If you don't need root access on your phone, stay away. If you do need root access, you have to be more careful and more critical about anything you install if you want to stay safe.
4. A safe bootloader is a locked bootloader
Just like with root above, do you need to unlock your bootloader?
A locked bootloader is an excellent method to protect your phone, especially if someone steals it. If the right person gets your phone in his or her hands, and the bootloader is unlocked, they may be able to root it and bypass any password or other lock screen protection you have in place. This means they have all your stuff.
If your bootloader is locked, it's far more difficult to get admin access and pull data off the phone because an attacker can't just boot up with an unsecure image and grab your data. To do that, they would need to unlock the bootloader, which erases all of your data.
I'll admit, my bootloaders are usually unlocked. I know that means that half of the people reading this would be able to get a full copy of everything from my phone with minimal effort if they got my phone in their hands. Why do I risk this, you ask? I dunno. Don't do the silly things I do unless you have a valid need.
5. Only click links you trust
If you get a link — whether it's in email, or a text, or an IM, or Facebook or anywhere — from someone you don't know, do not click it.
I'll repeat — don't click any link from someone you don't know.
Random Internet links from random people are a great way to find rogue apps that want to install themselves on your phone (they can't unless you say it's OK, though) or corrupted media files that can freeze things up, or even more serious exploits like the poorly-named "stagefright" hack.
And you might get RickRolled, too. Which is almost as bad.
Don't click random links from random strangers.
6. Something nobody wants to talk about — faith in the people who made your phone
I know this is a touchy subject, and is one of those things that is as divisive as it is informative. But it needs to be talked about and considered:
Are the folks who made your phone delivering those promised "monthly security updates" ?
If you have a Nexus phone — the only models under Google's full control — the answer is yes. If you don't the answer if a lot more ugly and complicated.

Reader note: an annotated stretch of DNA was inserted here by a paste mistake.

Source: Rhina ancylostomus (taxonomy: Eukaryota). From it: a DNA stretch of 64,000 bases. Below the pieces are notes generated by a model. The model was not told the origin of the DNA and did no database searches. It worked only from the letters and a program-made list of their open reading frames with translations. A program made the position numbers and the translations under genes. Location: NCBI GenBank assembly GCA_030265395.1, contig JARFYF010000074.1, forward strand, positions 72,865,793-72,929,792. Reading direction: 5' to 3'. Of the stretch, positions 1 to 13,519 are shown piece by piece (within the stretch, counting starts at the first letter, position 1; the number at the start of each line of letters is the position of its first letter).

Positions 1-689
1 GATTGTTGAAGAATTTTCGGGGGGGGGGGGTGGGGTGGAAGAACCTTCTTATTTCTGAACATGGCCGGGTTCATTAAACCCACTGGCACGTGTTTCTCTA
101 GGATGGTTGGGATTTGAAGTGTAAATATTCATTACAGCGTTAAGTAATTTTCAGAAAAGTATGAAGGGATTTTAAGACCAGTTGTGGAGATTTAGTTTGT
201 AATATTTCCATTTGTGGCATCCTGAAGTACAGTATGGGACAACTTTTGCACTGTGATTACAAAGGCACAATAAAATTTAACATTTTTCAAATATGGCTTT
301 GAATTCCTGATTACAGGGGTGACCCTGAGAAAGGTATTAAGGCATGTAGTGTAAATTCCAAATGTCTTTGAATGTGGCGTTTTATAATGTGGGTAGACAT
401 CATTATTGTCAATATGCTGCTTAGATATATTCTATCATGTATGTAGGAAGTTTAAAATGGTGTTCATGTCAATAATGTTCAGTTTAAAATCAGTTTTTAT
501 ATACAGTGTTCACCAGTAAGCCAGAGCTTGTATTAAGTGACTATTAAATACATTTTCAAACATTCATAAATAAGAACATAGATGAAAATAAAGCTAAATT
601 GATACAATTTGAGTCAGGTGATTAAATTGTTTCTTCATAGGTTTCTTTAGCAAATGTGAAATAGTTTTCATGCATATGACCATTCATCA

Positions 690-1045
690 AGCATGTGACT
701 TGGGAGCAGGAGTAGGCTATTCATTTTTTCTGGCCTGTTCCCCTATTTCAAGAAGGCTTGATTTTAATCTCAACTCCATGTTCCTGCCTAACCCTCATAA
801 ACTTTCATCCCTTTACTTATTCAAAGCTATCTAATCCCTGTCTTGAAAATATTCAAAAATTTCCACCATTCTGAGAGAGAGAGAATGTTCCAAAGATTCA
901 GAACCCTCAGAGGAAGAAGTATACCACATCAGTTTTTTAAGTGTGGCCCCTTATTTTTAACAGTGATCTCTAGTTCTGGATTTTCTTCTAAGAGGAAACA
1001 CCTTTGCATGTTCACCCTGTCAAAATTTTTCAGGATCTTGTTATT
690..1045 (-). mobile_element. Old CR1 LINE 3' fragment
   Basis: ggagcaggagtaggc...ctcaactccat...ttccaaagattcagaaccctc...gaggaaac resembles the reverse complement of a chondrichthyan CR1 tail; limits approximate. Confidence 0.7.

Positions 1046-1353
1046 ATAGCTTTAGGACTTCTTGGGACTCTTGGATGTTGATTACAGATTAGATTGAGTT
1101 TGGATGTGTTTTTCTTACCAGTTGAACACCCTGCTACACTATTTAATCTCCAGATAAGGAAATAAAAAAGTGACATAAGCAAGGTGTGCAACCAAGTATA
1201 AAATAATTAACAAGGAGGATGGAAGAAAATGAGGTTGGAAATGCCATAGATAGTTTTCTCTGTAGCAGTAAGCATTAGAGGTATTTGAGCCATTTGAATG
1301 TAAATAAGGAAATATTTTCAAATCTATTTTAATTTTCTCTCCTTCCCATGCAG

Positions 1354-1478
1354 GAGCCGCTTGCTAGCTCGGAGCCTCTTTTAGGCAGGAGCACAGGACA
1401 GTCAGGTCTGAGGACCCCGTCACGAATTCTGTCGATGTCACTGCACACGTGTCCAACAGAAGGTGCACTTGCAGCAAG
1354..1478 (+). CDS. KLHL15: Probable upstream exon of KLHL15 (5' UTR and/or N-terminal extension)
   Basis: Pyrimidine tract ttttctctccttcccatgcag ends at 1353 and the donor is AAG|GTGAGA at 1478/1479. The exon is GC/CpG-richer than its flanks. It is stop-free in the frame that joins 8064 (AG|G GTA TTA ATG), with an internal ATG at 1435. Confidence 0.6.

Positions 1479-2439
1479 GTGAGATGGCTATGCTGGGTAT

Samsung, LG, HTC and the rest want to keep you as safe as they can. Making you feel safe means you're more likely to be a return customer, and they also probably want to take care of their customers. The folks working there are also customers of someone, who would want to get all the security updates they need, too.
But they can't do it. There are too many hoops and too many models and too many carriers between a security patch in the code and your phone for you to ever see timely — as in hurry and fix my phone while it is still relevant — patches and fixes.
The various Android vendors make good stuff. Nobody can deny that. But they also will never be able to keep current with security patches the way companies with fewer models and a more streamlined distribution method can.
Some of us are willing to trade off features and options and services for slower security patches. Some of us aren't. Only you know the right answer for you.
It's just something we need to remember when we buy our next phone.
7. Wrapping it up
There will always be a trade-off of convenience versus privacy and security if you want to use the services and features provided by the folks who made your phone or the software that runs on it. Apple, Google and Microsoft all need to collect a good bit of anonymous (and that's a key point — keeping it anonymized) data about how, when and where you're using the things you use. Besides wanting to maximize profits, this also helps improve the services and features. For the most part, all these companies do a good job harvesting as much data as they can while keeping it anonymous, and not sharing it with anyone you don't explicitly want it shared with.
While we can't do much about how this is handled without buying the majority of voting stock in these companies, we can do a few simple things ourselves to stay more secure and safer.